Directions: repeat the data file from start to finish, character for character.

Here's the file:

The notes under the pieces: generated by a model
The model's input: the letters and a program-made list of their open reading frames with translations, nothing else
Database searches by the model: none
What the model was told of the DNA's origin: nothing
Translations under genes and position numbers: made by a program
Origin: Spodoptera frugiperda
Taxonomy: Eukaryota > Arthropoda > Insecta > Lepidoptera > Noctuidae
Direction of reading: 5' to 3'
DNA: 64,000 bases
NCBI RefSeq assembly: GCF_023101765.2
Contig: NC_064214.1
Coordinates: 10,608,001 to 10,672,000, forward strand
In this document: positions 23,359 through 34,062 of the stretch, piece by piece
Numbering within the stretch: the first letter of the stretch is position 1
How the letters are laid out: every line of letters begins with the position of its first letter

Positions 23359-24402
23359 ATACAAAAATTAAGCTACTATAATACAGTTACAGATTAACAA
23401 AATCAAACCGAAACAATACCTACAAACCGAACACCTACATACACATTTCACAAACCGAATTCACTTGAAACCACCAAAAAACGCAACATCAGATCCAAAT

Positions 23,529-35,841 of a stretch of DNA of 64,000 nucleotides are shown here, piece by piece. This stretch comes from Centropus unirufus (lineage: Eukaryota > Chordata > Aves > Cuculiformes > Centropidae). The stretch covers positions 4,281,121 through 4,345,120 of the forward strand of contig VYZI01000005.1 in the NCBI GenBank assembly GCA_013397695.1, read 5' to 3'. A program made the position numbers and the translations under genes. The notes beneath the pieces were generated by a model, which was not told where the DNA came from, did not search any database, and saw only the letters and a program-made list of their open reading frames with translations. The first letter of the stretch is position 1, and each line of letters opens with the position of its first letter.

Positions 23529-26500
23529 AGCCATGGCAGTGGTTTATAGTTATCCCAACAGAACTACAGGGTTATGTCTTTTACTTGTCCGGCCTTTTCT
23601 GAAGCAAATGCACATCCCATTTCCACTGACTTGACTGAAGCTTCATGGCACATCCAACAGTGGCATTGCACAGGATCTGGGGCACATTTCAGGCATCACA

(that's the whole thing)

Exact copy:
The notes under the pieces: generated by a model
The model's input: the letters and a program-made list of their open reading frames with translations, nothing else
Database searches by the model: none
What the model was told of the DNA's origin: nothing
Translations under genes and position numbers: made by a program
Origin: Spodoptera frugiperda
Taxonomy: Eukaryota > Arthropoda > Insecta > Lepidoptera > Noctuidae
Direction of reading: 5' to 3'
DNA: 64,000 bases
NCBI RefSeq assembly: GCF_023101765.2
Contig: NC_064214.1
Coordinates: 10,608,001 to 10,672,000, forward strand
In this document: positions 23,359 through 34,062 of the stretch, piece by piece
Numbering within the stretch: the first letter of the stretch is position 1
How the letters are laid out: every line of letters begins with the position of its first letter

Positions 23359-24402
23359 ATACAAAAATTAAGCTACTATAATACAGTTACAGATTAACAA
23401 AATCAAACCGAAACAATACCTACAAACCGAACACCTACATACACATTTCACAAACCGAATTCACTTGAAACCACCAAAAAACGCAACATCAGATCCAAAT

Positions 23,529-35,841 of a stretch of DNA of 64,000 nucleotides are shown here, piece by piece. This stretch comes from Centropus unirufus (lineage: Eukaryota > Chordata > Aves > Cuculiformes > Centropidae). The stretch covers positions 4,281,121 through 4,345,120 of the forward strand of contig VYZI01000005.1 in the NCBI GenBank assembly GCA_013397695.1, read 5' to 3'. A program made the position numbers and the translations under genes. The notes beneath the pieces were generated by a model, which was not told where the DNA came from, did not search any database, and saw only the letters and a program-made list of their open reading frames with translations. The first letter of the stretch is position 1, and each line of letters opens with the position of its first letter.

Positions 23529-26500
23529 AGCCATGGCAGTGGTTTATAGTTATCCCAACAGAACTACAGGGTTATGTCTTTTACTTGTCCGGCCTTTTCT
23601 GAAGCAAATGCACATCCCATTTCCACTGACTTGACTGAAGCTTCATGGCACATCCAACAGTGGCATTGCACAGGATCTGGGGCACATTTCAGGCATCACA